Mass spectrometric characteristics and preliminary figures of merit for polyaromatic hydrocarbons via the liquid sampling-atmospheric pressure glow discharge microplasma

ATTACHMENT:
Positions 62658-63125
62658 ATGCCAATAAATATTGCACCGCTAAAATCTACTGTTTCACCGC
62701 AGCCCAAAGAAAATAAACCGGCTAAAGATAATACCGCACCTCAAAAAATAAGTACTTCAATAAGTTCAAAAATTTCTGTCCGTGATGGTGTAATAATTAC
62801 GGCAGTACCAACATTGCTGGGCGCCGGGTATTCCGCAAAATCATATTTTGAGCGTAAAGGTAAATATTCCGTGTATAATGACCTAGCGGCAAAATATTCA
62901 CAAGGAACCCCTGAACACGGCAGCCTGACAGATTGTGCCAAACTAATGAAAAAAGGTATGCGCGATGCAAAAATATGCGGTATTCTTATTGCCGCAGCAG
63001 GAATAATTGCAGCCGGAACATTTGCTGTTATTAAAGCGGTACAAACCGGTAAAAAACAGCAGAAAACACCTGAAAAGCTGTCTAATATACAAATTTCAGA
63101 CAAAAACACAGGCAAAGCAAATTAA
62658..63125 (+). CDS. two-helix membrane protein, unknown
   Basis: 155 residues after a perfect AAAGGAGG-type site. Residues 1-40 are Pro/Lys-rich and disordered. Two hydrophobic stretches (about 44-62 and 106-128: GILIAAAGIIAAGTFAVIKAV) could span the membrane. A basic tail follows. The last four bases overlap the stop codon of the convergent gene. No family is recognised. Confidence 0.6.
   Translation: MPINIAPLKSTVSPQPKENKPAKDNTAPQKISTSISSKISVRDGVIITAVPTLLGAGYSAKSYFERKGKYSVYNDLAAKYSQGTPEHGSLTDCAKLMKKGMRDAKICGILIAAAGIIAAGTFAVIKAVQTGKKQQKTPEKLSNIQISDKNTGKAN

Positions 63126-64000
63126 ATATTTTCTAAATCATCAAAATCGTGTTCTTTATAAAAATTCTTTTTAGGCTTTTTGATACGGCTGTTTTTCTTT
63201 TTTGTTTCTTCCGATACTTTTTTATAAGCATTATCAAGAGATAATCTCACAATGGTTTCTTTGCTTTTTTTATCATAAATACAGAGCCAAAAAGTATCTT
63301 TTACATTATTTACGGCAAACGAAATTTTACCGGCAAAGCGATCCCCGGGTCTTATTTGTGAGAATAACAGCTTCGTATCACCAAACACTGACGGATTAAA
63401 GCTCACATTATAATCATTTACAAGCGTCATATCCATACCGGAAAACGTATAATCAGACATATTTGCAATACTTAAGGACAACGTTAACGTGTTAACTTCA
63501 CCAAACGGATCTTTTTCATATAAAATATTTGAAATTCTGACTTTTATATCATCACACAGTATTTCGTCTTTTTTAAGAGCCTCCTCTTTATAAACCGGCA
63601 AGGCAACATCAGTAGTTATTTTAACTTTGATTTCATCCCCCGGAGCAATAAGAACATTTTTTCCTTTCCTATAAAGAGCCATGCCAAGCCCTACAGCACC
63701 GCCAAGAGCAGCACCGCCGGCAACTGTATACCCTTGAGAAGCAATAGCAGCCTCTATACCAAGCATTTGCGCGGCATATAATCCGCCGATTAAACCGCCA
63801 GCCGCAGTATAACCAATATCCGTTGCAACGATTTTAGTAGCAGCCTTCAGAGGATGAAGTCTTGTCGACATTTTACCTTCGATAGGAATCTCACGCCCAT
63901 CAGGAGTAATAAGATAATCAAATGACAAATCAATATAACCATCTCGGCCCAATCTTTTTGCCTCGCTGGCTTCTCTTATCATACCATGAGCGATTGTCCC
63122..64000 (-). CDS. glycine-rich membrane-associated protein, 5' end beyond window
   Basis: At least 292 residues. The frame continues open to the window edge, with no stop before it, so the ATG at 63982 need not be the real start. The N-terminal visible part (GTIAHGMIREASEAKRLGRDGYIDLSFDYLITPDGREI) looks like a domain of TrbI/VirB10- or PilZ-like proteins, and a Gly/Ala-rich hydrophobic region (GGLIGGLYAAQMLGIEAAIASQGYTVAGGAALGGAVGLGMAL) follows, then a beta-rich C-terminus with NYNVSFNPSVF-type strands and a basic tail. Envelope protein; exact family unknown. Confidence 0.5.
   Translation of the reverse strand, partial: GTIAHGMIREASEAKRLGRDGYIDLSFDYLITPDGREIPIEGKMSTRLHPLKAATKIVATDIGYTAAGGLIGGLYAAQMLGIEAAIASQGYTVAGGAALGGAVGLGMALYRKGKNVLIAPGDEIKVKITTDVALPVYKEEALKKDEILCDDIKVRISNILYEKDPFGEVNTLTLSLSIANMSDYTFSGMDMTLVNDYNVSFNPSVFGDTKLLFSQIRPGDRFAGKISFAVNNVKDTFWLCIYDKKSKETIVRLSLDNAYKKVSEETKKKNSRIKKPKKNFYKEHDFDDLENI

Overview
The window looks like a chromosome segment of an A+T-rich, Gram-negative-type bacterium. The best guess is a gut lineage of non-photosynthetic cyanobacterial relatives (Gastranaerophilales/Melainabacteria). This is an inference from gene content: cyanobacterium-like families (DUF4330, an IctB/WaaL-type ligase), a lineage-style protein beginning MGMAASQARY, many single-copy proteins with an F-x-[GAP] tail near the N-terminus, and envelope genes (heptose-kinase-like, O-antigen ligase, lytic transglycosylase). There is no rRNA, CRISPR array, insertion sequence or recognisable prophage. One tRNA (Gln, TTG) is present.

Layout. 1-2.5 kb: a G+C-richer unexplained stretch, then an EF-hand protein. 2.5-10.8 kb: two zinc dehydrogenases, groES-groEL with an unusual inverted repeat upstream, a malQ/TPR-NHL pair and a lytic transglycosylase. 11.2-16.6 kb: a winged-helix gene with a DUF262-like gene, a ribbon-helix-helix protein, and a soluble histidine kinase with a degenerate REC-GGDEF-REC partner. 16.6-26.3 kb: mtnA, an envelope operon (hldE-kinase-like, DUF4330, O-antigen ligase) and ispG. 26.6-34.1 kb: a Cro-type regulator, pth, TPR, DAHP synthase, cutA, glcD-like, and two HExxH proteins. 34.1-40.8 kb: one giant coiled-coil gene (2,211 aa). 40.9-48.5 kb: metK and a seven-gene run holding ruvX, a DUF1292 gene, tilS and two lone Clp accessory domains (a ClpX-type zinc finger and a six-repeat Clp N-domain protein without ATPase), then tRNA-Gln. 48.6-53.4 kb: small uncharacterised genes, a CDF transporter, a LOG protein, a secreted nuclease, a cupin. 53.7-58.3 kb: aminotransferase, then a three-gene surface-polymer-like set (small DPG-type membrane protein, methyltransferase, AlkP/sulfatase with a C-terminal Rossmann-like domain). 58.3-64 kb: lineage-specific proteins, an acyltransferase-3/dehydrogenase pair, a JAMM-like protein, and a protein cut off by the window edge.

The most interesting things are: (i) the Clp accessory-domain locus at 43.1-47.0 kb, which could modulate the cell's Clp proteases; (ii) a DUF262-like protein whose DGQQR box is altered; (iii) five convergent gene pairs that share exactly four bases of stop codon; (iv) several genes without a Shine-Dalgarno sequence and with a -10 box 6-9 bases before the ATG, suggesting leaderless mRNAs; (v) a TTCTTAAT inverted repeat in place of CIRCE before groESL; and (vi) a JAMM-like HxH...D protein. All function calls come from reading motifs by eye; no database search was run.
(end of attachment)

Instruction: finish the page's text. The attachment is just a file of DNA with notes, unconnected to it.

The liquid sampling-atmospheric pressure glow discharge (LS-APGD) has been demonstrated as a combined atomic and molecular (CAM) ionization source, through the analysis of elemental species, small polar molecules, and proteins. Operation using 2% HNO3 as the electrolytic carrier solution is employed for elemental analysis, while simply changing to a MeOH : H2O solution results in mass spectra reflecting the protonation of polar molecular species. In an effort to expand the already diverse sampling capabilities of the LS-APGD, the determination of low-polarity polyaromatic hydrocarbons (PAHs) was investigated. These molecules contain none of the common polar sites for protonation, typically undergoing ionization via charge transfer or electron ionization, forming radical cations. While LS-APGD ionization is believed to involve both electron and Penning ionization, as well as solvent-derived gas phase proton transfer reactions, it was expected that a radical cation formation would be the sole product for PAHs. Interestingly, both radical cation and protonated molecular ions were observed for each of the PAHs studied, suggesting concurrent electron/Penning ionization and atmospheric pressure chemical ionization (APCI). In order to assess the potential analytical utility of the approach, preliminary detection limits of as low as 270 pg mL−1 (5.4 pg, absolute) have been realized. The addition of PAH species to the microplasma's analyte portfolio expands the concept of CAM ionization, finding utility in diverse fields, including environmental analysis and petroleomics.